I confess. I don’t like first drafts. Working out the story, initially, is always the hardest part, for me. When it works out, it’s great, but most the time, it’s a slog that requires hard work and persistence that’s sometimes really hard to stomach.
To me, the best part is the rewriting–taking what was meandering and barely readable and turning it into something entertaining that other people might actually want to read.
Of course, when that’s done, the story is down, all the plot and character issues are worked out, and the book is revised, and re-revised, it’s time for some polish. As Kylie mentioned in her post on Editing, just re-reading the manuscript isn’t enough. To really polish our works of art, we often need help. Everyone’s got their little tricks for everything from pacing problems and varying sentence structure to catching typos. Clancy told us about using “The Writing Code,” and that got me to thinking. What other tricks are helpful for catching those little things that keep our stories from really shining?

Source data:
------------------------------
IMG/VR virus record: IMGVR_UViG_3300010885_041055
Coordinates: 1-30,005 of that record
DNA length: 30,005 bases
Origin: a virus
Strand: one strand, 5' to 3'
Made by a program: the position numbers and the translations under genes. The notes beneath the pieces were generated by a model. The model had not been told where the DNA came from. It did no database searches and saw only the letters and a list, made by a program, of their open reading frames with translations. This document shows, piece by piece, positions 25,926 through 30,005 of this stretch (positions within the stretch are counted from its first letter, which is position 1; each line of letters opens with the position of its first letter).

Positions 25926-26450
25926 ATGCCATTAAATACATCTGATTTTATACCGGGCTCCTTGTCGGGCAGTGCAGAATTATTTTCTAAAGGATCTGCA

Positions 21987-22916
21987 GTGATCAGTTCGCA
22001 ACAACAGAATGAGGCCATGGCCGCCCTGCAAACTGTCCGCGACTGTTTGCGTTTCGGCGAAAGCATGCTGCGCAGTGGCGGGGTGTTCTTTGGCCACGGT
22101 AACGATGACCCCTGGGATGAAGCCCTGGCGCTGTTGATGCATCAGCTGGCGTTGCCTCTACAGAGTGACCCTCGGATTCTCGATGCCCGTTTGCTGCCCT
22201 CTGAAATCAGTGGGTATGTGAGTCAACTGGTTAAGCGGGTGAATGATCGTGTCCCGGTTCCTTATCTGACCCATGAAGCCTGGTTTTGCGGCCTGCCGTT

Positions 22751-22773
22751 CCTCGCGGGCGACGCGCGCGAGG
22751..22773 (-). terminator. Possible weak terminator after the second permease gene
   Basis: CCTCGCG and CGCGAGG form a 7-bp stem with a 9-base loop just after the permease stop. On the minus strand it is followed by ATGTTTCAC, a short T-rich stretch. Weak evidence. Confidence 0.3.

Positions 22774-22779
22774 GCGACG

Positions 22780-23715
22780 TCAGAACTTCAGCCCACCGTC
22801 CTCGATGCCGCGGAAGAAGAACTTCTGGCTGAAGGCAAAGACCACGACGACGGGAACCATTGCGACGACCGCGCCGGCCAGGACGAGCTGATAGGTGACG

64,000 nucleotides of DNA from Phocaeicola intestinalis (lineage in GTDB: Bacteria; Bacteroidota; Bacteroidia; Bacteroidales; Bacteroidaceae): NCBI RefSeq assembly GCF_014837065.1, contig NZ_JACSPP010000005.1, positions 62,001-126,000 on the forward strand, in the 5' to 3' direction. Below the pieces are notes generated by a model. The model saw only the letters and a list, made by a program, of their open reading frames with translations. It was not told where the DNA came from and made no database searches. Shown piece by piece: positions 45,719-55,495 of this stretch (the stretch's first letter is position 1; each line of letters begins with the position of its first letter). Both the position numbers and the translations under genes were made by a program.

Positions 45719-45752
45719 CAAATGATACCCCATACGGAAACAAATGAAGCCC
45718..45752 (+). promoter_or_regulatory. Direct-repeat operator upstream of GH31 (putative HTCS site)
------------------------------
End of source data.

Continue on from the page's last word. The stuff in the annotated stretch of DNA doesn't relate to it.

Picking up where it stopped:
I’ve collected some over the years. Here are a few of my favorites.
- Reading the story aloud
- Probably the best way to catch problems with rhythm and flow. If you stumble over anything, it probably needs to be revised.
- This is helpful to locate those words I use too often, fixing spacing problems, finding to-be verbs so I can change them to active voice, or any other problem I know normally crops into my stories without my noticing.
- It’s amazing the things you find when you turn a Word document into a PDF or print it out.
- This is a handy trick to find typos because you can’t get lost in the story.
- You can use a simple note card, an Excel list, the keyword feature in Scrivener, or whatever works for you. This is basically just a list of what plots are being serviced in each scene, so you can tell which scenes are pulling their weight are which aren’t.
So, it’s Show and Tell time. What tricks work best for you?